Pronounced: Says–ah–moid Frack—sher
A sesamoid is a type of bone that is found within a tendon. Sesamoid fractures most commonly refer to the bones located under the big toe. These small bones allow smooth movement of the feet. These are the least common fractures of the forefoot.
Sesamoid Bones of the Foot
Sesamoid fractures can be caused by:
- Falling from a height and landing heavily on the feet
- Crush injury
- Repetitive stress to the bone
- Hyperextension of the toe and forefoot
These factors increase your chance of a sesamoid fracture. Tell your doctor if you have any of these risk factors:
Participation in high-impact sports
The most common symptom of a sesamoid fracture is pain in the ball of the foot and big toe. Other symptoms include:
- Swelling to foot and big toe
- Tenderness to touch
- Limited range of motion to the big toe
Your doctor will ask about your symptoms and medical history. A physical exam will be done. Your doctor may refer you to a specialist. A podiatrist focuses on the feet. An orthopedist focuses on bones.
Tests may include the following:
- X-ray]]> of the foot—test that uses radiation to take a picture; used to detect breaks in the bone
An x-ray may not be able to provide enough detail of the small bone. In this case you may need:
Sesamoid fractures are most often treated with rest and rehabilitation. Talk with your doctor about the best plan for you. Treatment options include the following:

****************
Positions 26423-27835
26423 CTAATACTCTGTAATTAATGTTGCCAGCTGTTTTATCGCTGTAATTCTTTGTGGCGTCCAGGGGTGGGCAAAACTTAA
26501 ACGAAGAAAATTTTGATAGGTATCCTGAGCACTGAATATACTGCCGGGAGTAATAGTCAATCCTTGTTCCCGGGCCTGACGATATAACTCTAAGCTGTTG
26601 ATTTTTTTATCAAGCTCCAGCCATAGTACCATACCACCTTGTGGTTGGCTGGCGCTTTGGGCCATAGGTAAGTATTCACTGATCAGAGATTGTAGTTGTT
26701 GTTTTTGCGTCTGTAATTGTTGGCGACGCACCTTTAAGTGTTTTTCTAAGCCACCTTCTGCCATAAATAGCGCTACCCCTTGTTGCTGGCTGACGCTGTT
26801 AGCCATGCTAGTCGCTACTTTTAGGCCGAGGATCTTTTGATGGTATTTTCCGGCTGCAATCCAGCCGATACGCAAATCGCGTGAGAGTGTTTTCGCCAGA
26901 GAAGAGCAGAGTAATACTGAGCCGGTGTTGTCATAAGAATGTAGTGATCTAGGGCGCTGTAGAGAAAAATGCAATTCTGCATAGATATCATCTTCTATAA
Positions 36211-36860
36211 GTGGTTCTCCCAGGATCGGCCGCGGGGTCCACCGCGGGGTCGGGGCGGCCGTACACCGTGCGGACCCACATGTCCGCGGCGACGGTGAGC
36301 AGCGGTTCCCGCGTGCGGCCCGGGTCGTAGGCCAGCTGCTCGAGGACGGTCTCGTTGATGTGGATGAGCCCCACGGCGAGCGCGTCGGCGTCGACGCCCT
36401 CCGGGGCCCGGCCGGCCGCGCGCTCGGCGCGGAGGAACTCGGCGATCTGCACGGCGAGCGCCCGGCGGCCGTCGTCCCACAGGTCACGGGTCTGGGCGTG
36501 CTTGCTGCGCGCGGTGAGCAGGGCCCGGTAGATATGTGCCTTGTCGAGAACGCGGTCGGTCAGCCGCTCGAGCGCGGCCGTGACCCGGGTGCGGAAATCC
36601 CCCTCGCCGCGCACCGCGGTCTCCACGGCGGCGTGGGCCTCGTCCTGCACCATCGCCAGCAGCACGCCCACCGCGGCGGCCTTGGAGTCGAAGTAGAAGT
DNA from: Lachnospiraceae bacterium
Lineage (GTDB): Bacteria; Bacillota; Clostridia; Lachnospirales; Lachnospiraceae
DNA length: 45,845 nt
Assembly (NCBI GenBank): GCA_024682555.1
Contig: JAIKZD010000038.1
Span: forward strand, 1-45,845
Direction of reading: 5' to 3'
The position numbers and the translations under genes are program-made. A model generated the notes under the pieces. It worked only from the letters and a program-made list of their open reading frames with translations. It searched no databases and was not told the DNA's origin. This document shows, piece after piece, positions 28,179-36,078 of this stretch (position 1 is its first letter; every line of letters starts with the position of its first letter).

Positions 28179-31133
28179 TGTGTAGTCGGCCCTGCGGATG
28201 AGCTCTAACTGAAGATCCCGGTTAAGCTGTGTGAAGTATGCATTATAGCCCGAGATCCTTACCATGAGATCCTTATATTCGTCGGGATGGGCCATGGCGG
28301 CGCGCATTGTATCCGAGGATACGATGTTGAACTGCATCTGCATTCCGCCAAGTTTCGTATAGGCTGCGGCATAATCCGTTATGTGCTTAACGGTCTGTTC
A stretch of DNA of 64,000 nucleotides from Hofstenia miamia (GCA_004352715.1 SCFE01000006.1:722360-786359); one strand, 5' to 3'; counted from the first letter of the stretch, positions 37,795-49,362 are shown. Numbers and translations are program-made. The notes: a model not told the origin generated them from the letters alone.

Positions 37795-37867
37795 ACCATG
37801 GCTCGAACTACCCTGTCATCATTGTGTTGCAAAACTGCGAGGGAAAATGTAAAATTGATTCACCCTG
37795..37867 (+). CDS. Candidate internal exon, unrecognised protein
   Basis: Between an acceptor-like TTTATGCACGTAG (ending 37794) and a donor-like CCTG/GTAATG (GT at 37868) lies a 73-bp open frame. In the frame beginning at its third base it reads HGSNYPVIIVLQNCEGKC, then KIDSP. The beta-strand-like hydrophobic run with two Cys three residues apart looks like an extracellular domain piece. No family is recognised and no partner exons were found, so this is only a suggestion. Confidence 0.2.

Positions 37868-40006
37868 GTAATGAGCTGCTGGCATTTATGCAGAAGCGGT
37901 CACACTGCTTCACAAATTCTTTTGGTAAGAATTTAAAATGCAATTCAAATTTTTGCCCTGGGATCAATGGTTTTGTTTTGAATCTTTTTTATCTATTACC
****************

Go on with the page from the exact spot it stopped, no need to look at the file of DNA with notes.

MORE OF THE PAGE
The foot is immobilized with a cast. This will promote healing and keep weight off the foot. Crutches are also used to limit weight bearing on the affected foot.
Nonsteroidal anti-inflammatory drugs (NSAIDs) are given to reduce pain and swelling. A cortisone shot may also be used to treat the pain and inflammation.
Once the cast is removed, physical therapy may be advised. A therapist will work with you to strengthen your muscles and improve your range of motion. You may be given an orthotic device or insert to wear in your shoe. This can protect your foot from future injury.
Surgery is rarely needed. However, if the pain does not resolve, the sesamoid bone is sometimes removed. This is called a sesamoidectomy.
and Ankle Surgeons
American Podiatric Medical Association
The Canadian Orthopaedic Foot & Ankle Association
Canadian Orthopaedic Foundation
Foot and Ankle Injuries. American Podiatric Medical Association website. Available at: http://www.apma.org/s_apma/doc.asp?CID=371&DID=9412 . Accessed October 23, 2008.
Mandracchia VJ, et al. Fractures of the Forefoot. Clinics in Podiatric Medicine and Surgery . 2006;23(2).
Maskill JD. First Ray Injuries. Foot and Ankle Clinics . 2006;11(1).
Sesamoid Injuries in the Foot. American College of Foot and Ankle Surgeons website. Available at: http://www.footphysicians.com/footankleinfo/Sesamoid_Injuries.htm . Accessed October 23, 2008.
Sesamoiditis. American Academy of Orthopaedic Surgeons website. Available at: http://orthoinfo.aaos.org/topic.cfm?topic=A00164 . Accessed October 27, 2008.
Sesamoiditis/Sesamoid Fractures. Podiatry channel website. Available at: http://www.podiatrychannel.com/sesamoiditis/index.shtml . Accessed October 23, 2008.
Last reviewed November 2008 by ]]>John C. Keel, MD]]>
Please be aware that this information is provided to supplement the care provided by your physician. It is neither intended nor implied to be a substitute for professional medical advice. CALL YOUR HEALTHCARE PROVIDER IMMEDIATELY IF YOU THINK YOU MAY HAVE A MEDICAL EMERGENCY. Always seek the advice of your physician or other qualified health provider prior to starting any new treatment or with any questions you may have regarding a medical condition.
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